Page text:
A little chutzpah clearly gets results


RADIO REVIEW:IT’S THE moment that Leaving Cert students dread. As they arrive at schoolgrounds across the land to learn their fate, these anxious teens have to face the possibility of being accosted by microphone-wielding reporters asking how they did.

With the latest batch of exam candidates receiving their results on Wednesday, there was no sign of this annual tradition waning. News At One (RTÉ Radio 1, weekdays) and Lunchtime (Newstalk, weekdays) both employed the venerable tactic of buttonholing students as they emerged from their school.

Aisling Moore’s report for the latter programme elicited differing verdicts on the merits of the new Project Maths paper from pupils at Terenure College, but revealed unanimity of opinion over the celebratory venue of choice, a nightclub called the Palace.

But it was Paddy O’Gorman, Ireland’s master of the vox pop, who best captured the air of anxiety, elation and despair that prevails on Leaving results day. For his item on Today With Myles Dungan (RTÉ Radio 1, weekdays), O’Gorman had, with typical chutzpah, finagled his way into Dominican Convent secondary school in Ballyfermot to talk live with pupils as they discovered their points tally. Against a background of loud chattering, the roving reporter met a series of young women who had just opened their all-important envelopes, and put them on the phone to Dungan, currently standing in for Pat Kenny.

The students sounded bewildered more than anything else; two of them were still trying to work out if they had scored enough to get their third-level choices. By and large, all seemed happy with the outcome, though there was a quietly heartbreaking moment when O’Gorman glumly noted that one pupil who had promised to talk was too upset after getting her marks. Dungan, meanwhile, struggled to find the right tone for his young guests, earnestly asking one if she felt “a sense of an ending” as she left her schoolfriends. “No, I’ll see them again, I’ll go out and have a night with them after this,” came the reply. The exchange only highlighted O’Gorman’s singular talent for connecting with people.

It was a gift that had been on show the day before, in a segment recorded at the homecoming celebrations for Katie Taylor in Bray. O’Gorman struck up entertaining chats with sundry characters, such as the mother who put the boxer’s achievement in context. “Ireland hasn’t done anything in years,” she said. “This has brought Ireland to a standstill. And it took a woman to do it.”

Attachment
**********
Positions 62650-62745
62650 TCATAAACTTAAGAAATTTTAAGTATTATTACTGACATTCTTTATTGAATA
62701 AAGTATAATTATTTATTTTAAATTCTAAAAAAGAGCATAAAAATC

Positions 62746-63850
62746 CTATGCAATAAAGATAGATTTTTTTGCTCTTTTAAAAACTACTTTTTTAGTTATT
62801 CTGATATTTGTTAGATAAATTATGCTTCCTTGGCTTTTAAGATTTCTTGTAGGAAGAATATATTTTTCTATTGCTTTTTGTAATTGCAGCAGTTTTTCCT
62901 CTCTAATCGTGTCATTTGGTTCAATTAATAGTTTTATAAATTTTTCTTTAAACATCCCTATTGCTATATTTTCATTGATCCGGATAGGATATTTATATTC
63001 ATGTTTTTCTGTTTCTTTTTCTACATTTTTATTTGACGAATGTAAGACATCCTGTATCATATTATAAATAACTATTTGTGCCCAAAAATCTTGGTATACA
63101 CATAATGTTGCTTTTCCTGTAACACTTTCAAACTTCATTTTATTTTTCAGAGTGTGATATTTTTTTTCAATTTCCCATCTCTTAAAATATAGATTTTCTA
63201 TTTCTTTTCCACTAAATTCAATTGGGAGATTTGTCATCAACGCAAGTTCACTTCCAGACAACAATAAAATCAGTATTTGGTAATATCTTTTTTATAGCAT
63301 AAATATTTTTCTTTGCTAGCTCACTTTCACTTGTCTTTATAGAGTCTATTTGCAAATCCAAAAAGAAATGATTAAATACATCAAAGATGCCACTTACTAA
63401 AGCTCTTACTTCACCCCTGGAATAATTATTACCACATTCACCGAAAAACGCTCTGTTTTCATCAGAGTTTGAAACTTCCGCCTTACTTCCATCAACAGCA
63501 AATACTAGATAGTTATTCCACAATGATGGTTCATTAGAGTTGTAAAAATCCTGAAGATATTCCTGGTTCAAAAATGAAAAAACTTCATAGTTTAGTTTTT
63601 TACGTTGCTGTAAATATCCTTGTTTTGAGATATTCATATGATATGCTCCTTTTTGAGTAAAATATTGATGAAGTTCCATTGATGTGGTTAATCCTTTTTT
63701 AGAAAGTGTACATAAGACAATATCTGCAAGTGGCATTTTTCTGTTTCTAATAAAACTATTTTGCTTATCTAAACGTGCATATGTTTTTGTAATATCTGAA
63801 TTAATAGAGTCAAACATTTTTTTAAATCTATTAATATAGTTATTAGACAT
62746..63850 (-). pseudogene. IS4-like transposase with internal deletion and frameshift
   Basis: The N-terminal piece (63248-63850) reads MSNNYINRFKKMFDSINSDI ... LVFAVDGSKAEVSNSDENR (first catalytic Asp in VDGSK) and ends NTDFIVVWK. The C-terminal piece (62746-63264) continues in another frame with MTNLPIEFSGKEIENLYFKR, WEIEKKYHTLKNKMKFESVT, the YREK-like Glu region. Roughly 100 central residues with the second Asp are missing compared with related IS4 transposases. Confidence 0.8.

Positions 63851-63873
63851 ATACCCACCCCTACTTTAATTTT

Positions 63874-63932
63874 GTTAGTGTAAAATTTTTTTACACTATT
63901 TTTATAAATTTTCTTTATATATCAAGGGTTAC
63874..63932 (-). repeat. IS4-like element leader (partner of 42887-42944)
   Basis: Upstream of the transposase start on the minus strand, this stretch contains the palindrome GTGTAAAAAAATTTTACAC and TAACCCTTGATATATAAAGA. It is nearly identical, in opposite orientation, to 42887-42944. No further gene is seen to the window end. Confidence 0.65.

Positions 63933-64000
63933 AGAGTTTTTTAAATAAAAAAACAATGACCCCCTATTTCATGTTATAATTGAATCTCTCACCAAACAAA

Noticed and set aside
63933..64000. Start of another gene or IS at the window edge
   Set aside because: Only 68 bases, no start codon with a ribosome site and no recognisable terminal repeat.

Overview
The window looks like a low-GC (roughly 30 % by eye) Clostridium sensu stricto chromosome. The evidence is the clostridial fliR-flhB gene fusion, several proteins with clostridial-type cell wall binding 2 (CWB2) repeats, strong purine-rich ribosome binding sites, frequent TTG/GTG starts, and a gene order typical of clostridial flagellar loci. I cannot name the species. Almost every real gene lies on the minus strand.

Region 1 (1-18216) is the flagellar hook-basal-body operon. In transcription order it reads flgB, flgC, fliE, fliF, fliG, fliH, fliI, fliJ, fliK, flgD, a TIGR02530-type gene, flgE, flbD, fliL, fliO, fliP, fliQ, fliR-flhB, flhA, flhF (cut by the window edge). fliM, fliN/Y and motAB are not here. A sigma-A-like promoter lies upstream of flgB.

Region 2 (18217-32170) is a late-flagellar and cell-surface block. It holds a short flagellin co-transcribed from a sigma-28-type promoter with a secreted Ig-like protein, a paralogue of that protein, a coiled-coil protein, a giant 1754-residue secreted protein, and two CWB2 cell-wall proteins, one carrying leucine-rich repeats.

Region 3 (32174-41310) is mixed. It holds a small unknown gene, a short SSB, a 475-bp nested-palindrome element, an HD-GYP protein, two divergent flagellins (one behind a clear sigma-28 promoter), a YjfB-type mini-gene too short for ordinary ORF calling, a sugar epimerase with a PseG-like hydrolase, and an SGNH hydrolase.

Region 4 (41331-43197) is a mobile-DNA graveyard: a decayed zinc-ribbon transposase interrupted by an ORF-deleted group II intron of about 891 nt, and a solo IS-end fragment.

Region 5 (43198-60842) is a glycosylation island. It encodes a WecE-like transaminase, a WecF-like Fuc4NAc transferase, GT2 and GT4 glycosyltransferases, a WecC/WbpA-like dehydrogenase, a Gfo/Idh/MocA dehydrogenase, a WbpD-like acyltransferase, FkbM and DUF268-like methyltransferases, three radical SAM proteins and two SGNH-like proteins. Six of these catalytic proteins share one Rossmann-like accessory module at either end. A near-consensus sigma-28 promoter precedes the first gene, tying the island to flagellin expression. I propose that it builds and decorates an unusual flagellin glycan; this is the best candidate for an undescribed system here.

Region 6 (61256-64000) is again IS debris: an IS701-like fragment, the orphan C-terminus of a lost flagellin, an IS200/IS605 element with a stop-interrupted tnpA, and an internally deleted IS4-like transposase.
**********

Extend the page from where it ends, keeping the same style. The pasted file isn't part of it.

O’Gorman indulged in a little editorialising himself. He suggested that boxing, along with music, once provided African-Americans with a rare path to fame and that a comparable situation now applied for Irish Travellers, as exemplified by silver medallist John Joe Nevin. “Fifty years ago it was unthinkable that a black man should be president,” O’Gorman mused, “will we have a Traveller as taoiseach someday?”

It will not happen anytime soon, if the experiences of Nevin’s family are anything to go by. News that the boxer’s relatives had been barred last weekend from watching his Olympic final in his hometown of Mullingar prompted a visit by Henry McKean, O’Gorman’s counterpart on Newstalk. Speaking on McKean’s report for Monday’s Lunchtime, the interviewees exhibited an undercurrent of bitter resignation, but the tone was surprisingly jolly.

“I thought that was over since Nelson Mandela,” said one high-spirited man, who nonetheless said he had been denied education as a child, leaving him illiterate.

John Paul Collins, from the Traveller lobby group Pavee Point, told how Nevin had been informed of the controversy by his mother and said it had placed unnecessary pressures on the pre-fight preparations. “For me, he didn’t perform the way he would normally on the day,” said Collins. The implication was clear.

Nevin’s mother was interviewed on The John Murray Show (RTÉ Radio 1, weekdays), in which the host showed his nose for news by failing to ask a single question about the issue. Instead, he preferred to mouth platitudes about the boxer’s medal being a “great boost for the Travelling community”. On the day of the Irish Olympic team’s return from London, Murray clearly felt the need to put a festive spin on matters, but one expected more from a former anchor of Morning Ireland.

That aside, Murray conducted a genial if occasionally startling conversation with Ronnie Delany, Ireland’s 1,500-metre gold medallist in the 1956 games. The veteran Olympian saw parallels between his victory, which came at a “very sad time in Ireland”, and that of Taylor, which he hoped would provide a similar lift for the country. He was also full of generous praise for the Bray boxer, welcoming her into the “golden circle of the Olympics”.

But things turned a bit odd when Delany stated his belief that such victories rested on more than sweat. The difference between himself and other equally hard-training Irish athletes was that he was “destined to win the Olympics”.

Athletes – and students – who have worked hard without achieving spectacular results might have something to say about that.

Radio moment of the week

Donegal’s Highland Radio scooped national broadcasters last weekend when Myles Gallagher spoke to Milford-born sports agent Ricky Simms on Sunday Sport. When the host asked about the Olympic achievements of Simms’s star client, Usain Bolt, the agent replied: “I can pass the phone to him now.”

Gallagher quizzed the Jamaican athlete on his exploits as calmly as if he were speaking to a local club footballer.

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